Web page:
“See but don’t touch!”
The mini-quiche in bento cookbooks look so cute and appetising and I have been dying to make some. As I avoid the preserved meats and would prefer to cut down on tomatoes and mushrooms because they contain salicylates and glutamates, all of which are the typical quiche fillings, I had to come up with some new ideas.
After cracking my head for a few days, I thought of:
* beans (great with cheese – think Mexican food; I happened to have dried kidney beans in stock, which I soaked then boiled till soft and added salt)
* tofu (I chose Japanese grilled tofu as it’s more firm, and made with nigari, which I seem to be better able to tolerate than other coagulants; though fairly bland, the cheese & egg has a strong enough taste to carry the dish)
* fresh salmon (I happened to buy some salmon bones, which provided small pieces of flavourful, fatty flesh)
And I few more I didn’t actually try out today:
* brinjal/eggplant (should go well with cheese)
It was rather easy: put some filling into each aluminium cup (either individual or mixed fillings), spooned in some beaten egg (seasoned with salt), topped with grated Mozarella and chopped spring onions, then 10 mins in the oven toaster.
It looked beautiful and I enjoyed the first little quiche very much and half of the second…. and then I was suddenly reminded of the time I was tempted by some gourmet Australian cheddar cheese I was offered two months ago. That same cloudy sensation in the head, a giddy feeling like things were spinning just a bit, and shoulder and neck muscles tightening just like with a straight MSG reaction…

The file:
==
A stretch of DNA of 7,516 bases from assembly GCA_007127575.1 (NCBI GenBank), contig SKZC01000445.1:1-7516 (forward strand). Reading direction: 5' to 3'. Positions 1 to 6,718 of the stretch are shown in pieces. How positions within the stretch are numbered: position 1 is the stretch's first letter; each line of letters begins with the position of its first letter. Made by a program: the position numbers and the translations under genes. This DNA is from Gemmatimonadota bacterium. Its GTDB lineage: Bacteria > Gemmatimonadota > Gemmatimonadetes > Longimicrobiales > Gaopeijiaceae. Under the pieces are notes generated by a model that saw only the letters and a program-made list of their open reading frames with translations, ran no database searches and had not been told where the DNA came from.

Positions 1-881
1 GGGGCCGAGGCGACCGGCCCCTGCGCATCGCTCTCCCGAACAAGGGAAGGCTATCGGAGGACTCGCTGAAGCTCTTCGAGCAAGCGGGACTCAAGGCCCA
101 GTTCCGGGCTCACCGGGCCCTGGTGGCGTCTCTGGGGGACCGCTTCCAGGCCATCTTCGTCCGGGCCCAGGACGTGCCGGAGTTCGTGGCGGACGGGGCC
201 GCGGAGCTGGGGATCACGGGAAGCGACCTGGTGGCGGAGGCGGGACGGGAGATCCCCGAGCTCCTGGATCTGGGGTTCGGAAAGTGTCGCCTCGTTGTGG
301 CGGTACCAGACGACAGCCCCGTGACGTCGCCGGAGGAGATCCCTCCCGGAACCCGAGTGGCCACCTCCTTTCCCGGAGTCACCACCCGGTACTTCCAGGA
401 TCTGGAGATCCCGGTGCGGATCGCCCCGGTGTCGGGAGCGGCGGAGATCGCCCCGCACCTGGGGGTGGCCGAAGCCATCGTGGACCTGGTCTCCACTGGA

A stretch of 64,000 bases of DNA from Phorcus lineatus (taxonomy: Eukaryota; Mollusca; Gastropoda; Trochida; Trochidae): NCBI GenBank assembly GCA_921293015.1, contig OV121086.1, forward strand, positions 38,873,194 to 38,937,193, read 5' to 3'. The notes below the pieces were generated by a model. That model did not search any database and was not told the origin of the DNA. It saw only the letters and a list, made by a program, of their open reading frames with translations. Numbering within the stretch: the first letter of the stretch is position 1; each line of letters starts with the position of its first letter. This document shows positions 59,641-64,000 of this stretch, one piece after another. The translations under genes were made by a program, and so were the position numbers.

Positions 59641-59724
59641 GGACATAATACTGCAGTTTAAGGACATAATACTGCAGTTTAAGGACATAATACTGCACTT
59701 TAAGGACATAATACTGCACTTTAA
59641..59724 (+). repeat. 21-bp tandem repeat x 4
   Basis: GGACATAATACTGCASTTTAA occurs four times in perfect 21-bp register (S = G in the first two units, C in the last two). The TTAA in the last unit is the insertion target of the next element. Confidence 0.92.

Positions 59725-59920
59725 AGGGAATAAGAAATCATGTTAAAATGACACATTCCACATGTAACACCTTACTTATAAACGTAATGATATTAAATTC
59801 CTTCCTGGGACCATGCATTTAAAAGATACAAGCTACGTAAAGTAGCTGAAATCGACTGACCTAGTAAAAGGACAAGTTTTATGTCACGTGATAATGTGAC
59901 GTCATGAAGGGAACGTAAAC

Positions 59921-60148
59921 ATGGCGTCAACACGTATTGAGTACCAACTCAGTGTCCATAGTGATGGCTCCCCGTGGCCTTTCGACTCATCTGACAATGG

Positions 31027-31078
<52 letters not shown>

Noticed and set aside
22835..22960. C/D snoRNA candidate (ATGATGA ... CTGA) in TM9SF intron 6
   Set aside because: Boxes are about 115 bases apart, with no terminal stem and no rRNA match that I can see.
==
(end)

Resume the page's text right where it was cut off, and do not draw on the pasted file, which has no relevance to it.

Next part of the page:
Fortunately, a) I was eating at home, not stranded somewhere holding a bento box and feeling ill, and b) I was prepared for the experiment to fail and had a backup lunch of Japanese rice and stir-fried bitter gourd & garlic (my favourite!) ready cooked so I didn’t go hungry.
When it comes to testing the boundaries of my food intolerances, the boundaries can keep changing and so the testing is on-going. For example, I now seem to be able to manage all the regular vegetables eaten in my home on a rotational basis. Except that my hope that I’m getting ‘better’ is probably misplaced. If I haven’t been sick, it’s because I’ve been extra-careful with my food, not because I’m halfway to a ‘normal’ level of tolerance and major reactions from food challenges like this are important for myself to take note of.
Well, now I know for sure that yellow cheeses are definitely off my list (in contrast, cream cheese is all right for me and has also been designated Failsafe).
While it could be a reaction to the tryptamine and tyramine in cheeses, I don’t generally react to amines. However I have always been extremely sensitive to MSG, so I suspect it could be the glutamates at work here. My physical reaction to yellow cheeses has been quite similar, though slightly different, to that of MSG: I start out feeling light-headed then the shoulder and neck spasms kick in and eventually turn into a splitting migraine. The other clue that the trigger might be glutamates was that for half an hour after the meal, there was strong, lingering cheese aftertaste. It was that distinctive rich, yeasty, overly-‘tasty’, sort of salty flavour which some might call umami and which to me signals a big red flag reading ‘GLUTAMATES’. It reminded me of the time I had some mashed potato which had some ‘tasty’ undertones, which hinted that it was possibly flavoured, powdered potato mash full of MSG!
Oh well, end of a successful quiche experiment — they were certainly delicious, especially the ones with salmon and my family happily ate up the quiches — but also the conclusion of an important food challenge for myself. Quite silly of me to be so careful about tomatoes (which I can tolerate fresh and in reasonable amounts) and forget about the even more serious source of glutamates, the Mozarella. Goodbye, cheese ;_;!